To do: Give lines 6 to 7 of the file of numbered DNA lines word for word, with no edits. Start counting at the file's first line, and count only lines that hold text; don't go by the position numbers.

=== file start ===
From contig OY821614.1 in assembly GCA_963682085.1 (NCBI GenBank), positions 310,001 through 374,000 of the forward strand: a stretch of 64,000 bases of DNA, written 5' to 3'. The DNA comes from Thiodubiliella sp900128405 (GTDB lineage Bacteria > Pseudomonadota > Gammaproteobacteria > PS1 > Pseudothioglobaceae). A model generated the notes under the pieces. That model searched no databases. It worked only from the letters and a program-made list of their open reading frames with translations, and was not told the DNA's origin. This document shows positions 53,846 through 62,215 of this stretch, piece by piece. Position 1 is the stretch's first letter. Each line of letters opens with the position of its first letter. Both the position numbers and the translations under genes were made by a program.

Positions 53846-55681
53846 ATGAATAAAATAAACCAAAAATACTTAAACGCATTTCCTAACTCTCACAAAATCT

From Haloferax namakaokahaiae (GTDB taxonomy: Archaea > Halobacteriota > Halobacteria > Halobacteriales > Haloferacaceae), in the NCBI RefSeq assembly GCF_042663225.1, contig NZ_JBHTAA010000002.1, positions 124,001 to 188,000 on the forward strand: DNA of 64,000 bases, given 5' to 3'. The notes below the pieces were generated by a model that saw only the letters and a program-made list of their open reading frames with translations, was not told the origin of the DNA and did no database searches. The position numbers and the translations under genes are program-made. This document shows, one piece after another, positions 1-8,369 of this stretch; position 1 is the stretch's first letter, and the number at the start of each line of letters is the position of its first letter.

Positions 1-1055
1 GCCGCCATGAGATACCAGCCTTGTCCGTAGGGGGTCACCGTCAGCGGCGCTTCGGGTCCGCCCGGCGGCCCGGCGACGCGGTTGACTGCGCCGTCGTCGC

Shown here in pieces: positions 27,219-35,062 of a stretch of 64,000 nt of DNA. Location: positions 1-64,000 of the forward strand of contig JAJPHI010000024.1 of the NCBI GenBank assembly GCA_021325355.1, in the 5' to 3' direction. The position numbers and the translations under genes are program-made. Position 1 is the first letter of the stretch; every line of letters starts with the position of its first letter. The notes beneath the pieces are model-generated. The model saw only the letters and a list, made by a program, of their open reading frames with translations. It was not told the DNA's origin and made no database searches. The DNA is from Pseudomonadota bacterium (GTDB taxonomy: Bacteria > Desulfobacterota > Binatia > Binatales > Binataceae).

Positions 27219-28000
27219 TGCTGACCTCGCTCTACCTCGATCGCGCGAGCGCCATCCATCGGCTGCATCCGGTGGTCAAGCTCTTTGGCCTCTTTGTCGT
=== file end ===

1 GCCGCCATGAGATACCAGCCTTGTCCGTAGGGGGTCACCGTCAGCGGCGCTTCGGGTCCGCCCGGCGGCCCGGCGACGCGGTTGACTGCGCCGTCGTCGC

Shown here in pieces: positions 27,219-35,062 of a stretch of 64,000 nt of DNA. Location: positions 1-64,000 of the forward strand of contig JAJPHI010000024.1 of the NCBI GenBank assembly GCA_021325355.1, in the 5' to 3' direction. The position numbers and the translations under genes are program-made. Position 1 is the first letter of the stretch; every line of letters starts with the position of its first letter. The notes beneath the pieces are model-generated. The model saw only the letters and a list, made by a program, of their open reading frames with translations. It was not told the DNA's origin and made no database searches. The DNA is from Pseudomonadota bacterium (GTDB taxonomy: Bacteria > Desulfobacterota > Binatia > Binatales > Binataceae).